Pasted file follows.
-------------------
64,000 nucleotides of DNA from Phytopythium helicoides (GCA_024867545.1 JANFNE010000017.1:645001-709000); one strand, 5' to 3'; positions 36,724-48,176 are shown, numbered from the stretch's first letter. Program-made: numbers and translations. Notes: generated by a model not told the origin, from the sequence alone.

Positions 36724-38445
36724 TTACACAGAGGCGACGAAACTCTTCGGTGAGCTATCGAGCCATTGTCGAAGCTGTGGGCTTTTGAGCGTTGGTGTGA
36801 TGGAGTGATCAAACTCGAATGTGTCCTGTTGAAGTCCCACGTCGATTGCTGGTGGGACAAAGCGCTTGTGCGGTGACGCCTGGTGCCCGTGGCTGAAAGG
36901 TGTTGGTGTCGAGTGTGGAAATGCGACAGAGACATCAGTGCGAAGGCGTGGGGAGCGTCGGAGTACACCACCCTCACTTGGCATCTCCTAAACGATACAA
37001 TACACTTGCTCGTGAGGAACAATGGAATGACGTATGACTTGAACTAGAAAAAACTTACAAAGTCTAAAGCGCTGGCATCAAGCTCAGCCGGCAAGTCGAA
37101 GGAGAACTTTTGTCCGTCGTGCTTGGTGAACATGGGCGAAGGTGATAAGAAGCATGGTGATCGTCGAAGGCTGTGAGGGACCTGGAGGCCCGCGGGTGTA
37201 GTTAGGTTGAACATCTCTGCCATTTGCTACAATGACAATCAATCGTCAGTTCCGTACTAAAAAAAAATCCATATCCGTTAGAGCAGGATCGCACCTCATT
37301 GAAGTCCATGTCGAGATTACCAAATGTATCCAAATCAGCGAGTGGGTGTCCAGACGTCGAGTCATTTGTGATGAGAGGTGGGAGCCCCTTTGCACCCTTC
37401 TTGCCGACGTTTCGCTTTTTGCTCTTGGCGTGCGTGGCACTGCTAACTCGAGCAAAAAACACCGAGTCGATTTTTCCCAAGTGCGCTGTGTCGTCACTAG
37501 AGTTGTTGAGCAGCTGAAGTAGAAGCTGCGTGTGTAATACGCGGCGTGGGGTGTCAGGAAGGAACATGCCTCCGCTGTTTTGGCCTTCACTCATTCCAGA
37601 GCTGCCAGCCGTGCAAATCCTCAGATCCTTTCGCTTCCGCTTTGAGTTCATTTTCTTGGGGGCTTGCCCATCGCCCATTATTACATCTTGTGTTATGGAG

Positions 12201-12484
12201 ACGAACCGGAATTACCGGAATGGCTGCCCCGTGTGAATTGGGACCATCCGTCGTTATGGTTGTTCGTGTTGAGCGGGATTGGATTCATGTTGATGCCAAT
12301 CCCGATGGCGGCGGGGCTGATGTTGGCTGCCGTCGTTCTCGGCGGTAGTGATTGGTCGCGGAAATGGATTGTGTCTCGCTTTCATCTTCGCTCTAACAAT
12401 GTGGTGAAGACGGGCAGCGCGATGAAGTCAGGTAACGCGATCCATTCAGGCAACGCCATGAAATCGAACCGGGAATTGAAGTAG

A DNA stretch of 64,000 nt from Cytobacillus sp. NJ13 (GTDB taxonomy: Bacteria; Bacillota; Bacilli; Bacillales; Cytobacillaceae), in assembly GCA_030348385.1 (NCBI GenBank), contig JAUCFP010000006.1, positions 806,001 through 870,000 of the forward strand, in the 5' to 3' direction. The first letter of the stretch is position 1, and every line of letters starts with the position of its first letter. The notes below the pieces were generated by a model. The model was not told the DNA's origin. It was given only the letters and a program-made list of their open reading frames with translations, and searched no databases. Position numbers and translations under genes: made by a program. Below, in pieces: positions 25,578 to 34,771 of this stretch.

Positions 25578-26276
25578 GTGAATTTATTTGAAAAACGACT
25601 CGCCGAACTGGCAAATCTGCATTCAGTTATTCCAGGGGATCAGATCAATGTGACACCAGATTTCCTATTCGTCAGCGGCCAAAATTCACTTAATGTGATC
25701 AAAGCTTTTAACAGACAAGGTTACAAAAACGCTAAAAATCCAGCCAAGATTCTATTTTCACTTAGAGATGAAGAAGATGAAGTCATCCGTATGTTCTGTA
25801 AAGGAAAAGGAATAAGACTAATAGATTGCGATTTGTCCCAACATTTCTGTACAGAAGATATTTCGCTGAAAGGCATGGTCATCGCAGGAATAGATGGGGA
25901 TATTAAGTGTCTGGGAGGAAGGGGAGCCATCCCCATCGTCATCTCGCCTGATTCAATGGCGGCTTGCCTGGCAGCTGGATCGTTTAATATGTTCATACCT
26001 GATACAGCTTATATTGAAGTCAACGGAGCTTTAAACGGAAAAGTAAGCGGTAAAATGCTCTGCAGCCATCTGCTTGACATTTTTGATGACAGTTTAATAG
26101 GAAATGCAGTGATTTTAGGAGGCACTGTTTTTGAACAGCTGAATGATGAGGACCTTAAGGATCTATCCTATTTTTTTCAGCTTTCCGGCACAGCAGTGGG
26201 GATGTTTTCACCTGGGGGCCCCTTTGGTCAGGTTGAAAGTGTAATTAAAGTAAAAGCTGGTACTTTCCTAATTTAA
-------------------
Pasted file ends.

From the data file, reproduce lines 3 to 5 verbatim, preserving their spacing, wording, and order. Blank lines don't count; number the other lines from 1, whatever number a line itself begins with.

36724 TTACACAGAGGCGACGAAACTCTTCGGTGAGCTATCGAGCCATTGTCGAAGCTGTGGGCTTTTGAGCGTTGGTGTGA
36801 TGGAGTGATCAAACTCGAATGTGTCCTGTTGAAGTCCCACGTCGATTGCTGGTGGGACAAAGCGCTTGTGCGGTGACGCCTGGTGCCCGTGGCTGAAAGG
36901 TGTTGGTGTCGAGTGTGGAAATGCGACAGAGACATCAGTGCGAAGGCGTGGGGAGCGTCGGAGTACACCACCCTCACTTGGCATCTCCTAAACGATACAA